sites are subject to rules and regulations not found in Las Vegas and other common gambling destinations.
In California, gambling law does not allow the outcome of craps to be directly determined by the use of dice. For this reason many California casinos totally eliminate dice. Cards are used to determine the numbers "rolled." Most of these casinos take care to make sure that the odds of their games are exactly the same as traditional random craps games.
Some casinos use two shoes of cards with each shoe containing several copies of each possible roll of a die (1 through 6). One card is taken from each shoe to represent the outcome of each of two dice. After each roll the cards are replaced into the shoe, so the odds never change.
There are, however, some card-only craps games where the odds differ slightly form the traditional random dice counterparts – usually because the cards are not replaced after each "roll." In one casino, a single shoe with 44 copies of each possible die outcome of 1 through 6 for a total of 264 cards is used. A continuous shuffler deals the cards. Even though the cards are replaced after every "roll," several cards are already loaded in the chute. This means that the next few hands are already determined and the cards just used will not be a part of those hands. This results in the odds swinging toward a don’t pass bet resulting in a very small player edge on the don’t pass.
I personally cannot see the attraction of a card-only craps game. Not being able to throw the dice takes away all of the fun. I might possibly play the game where the player can get an edge on the don’t pass, but I doubt that slight edge would overcome the loss of being able to throw the dice.
However, some California casinos do allow the shooter to actually throw the dice. The results are then translated to the final numbers by the use of cards. At least one casino uses a deck of 36 cards with each of the cards showing one possible outcome of a two-dice throw. Two cards are dealt out before each throw. One card is placed in a red box and one in a blue box. The shooter throws two dice – one red and one blue. Each die has different numbers so they will never come up with the same number on both of them. The color of the die with the highest number is the color of the card used to determine the actual number "rolled." The odds for this game are random.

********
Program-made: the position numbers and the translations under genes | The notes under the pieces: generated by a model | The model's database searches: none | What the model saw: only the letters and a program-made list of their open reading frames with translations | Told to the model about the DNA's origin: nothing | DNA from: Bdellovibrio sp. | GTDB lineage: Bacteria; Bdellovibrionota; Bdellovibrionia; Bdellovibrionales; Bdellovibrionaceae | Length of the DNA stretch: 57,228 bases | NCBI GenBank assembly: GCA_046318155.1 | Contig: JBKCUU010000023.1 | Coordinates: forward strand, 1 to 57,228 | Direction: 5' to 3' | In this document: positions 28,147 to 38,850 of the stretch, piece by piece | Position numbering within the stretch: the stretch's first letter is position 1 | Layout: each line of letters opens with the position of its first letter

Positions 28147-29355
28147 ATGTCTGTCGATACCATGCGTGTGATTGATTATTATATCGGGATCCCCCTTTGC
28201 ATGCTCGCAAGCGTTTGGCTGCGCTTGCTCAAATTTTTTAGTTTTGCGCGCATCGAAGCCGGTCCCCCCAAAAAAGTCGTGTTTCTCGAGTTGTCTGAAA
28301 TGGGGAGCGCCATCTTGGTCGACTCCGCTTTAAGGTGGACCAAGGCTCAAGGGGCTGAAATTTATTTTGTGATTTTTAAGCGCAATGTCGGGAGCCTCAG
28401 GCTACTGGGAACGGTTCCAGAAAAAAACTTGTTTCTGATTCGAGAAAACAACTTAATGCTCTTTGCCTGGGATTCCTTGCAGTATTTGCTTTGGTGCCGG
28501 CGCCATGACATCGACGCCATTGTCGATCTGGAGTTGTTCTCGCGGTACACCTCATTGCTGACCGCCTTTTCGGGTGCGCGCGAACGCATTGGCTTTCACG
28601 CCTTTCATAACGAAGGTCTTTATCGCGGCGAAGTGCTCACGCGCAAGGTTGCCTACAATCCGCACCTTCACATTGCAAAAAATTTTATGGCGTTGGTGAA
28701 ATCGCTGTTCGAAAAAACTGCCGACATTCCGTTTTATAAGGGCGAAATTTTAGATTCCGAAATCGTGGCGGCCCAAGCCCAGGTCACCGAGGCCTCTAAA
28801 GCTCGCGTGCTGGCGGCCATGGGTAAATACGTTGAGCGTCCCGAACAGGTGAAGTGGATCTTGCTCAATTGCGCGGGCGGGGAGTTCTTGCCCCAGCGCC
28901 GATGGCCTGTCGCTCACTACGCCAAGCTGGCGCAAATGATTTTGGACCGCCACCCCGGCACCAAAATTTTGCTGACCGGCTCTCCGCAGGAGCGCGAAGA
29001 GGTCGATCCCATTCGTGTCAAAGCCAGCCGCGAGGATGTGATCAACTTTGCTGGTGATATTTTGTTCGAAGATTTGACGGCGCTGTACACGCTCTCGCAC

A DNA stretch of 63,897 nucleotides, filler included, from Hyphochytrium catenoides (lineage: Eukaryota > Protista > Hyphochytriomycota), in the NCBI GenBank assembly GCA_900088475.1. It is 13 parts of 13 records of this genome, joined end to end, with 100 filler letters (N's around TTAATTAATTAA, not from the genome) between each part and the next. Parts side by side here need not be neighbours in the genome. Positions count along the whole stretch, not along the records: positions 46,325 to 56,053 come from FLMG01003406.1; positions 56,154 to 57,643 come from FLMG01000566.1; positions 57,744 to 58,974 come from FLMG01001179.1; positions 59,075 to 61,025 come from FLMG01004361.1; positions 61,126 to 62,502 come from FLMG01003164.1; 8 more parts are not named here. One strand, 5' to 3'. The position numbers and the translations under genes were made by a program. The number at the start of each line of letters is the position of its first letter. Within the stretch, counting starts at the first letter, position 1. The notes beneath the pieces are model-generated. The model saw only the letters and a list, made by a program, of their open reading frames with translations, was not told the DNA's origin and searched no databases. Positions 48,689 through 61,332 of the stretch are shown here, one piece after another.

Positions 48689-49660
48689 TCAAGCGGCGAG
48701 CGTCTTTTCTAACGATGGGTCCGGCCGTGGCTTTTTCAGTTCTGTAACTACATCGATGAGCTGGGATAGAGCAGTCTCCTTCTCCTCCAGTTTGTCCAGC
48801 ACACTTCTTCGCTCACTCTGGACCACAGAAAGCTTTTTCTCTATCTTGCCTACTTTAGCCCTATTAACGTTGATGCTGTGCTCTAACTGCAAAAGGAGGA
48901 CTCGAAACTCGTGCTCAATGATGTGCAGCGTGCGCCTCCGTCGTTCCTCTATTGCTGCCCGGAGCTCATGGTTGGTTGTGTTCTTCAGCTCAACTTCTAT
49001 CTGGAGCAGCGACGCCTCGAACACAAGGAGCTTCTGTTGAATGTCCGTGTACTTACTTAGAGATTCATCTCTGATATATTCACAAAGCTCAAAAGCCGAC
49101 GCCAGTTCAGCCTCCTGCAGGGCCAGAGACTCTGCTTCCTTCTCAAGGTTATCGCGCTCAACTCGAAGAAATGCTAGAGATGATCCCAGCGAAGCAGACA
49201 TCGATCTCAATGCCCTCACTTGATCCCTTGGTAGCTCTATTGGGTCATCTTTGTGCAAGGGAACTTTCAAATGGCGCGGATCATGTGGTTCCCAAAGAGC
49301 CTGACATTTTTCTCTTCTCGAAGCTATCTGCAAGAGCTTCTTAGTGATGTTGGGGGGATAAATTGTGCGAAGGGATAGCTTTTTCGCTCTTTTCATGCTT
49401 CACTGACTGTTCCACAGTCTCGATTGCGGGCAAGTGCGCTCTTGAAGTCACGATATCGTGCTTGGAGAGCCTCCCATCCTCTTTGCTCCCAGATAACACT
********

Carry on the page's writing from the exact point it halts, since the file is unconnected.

Another variation is to use six cards – ace through six. They are shuffled before each roll and placed face down in six spots numbered one through six. When the dice are rolled, the cards in the spots matching the numbers on the dice are turned over and the card values are substituted for the actual numbers on the dice. The cards are then shuffled again and dealt face down in preparation for the next roll of the dice. This game is also totally random.
There are a couple of casinos that have a game that allows competent dice controllers to gain an edge. In this game, six cards (ace through six) are shuffled and placed face up in six spots numbered one through six. The cards stay in the same positions until the shooter sevens-out. By carefully analyzing which numbers will produce a seven as well as box numbers the skilled dice setter can determine and use a dice set that will produce favorable results. In fact, once out of every 720 times – on average – the numbers will be mapped exactly the same as the dice (1=1, 2=2, 3=3, 4=4, 5=5, and 6-6). In this situation, normal dice sets can be used.
The last game is the only game of California craps that I would consider playing. Not only do players get to shoot the dice, they also can get an edge at the game if they are both proficient in dice setting and have a controlled throw. To all the rest of the casinos in California, I say no thank you.
All the best at the tables,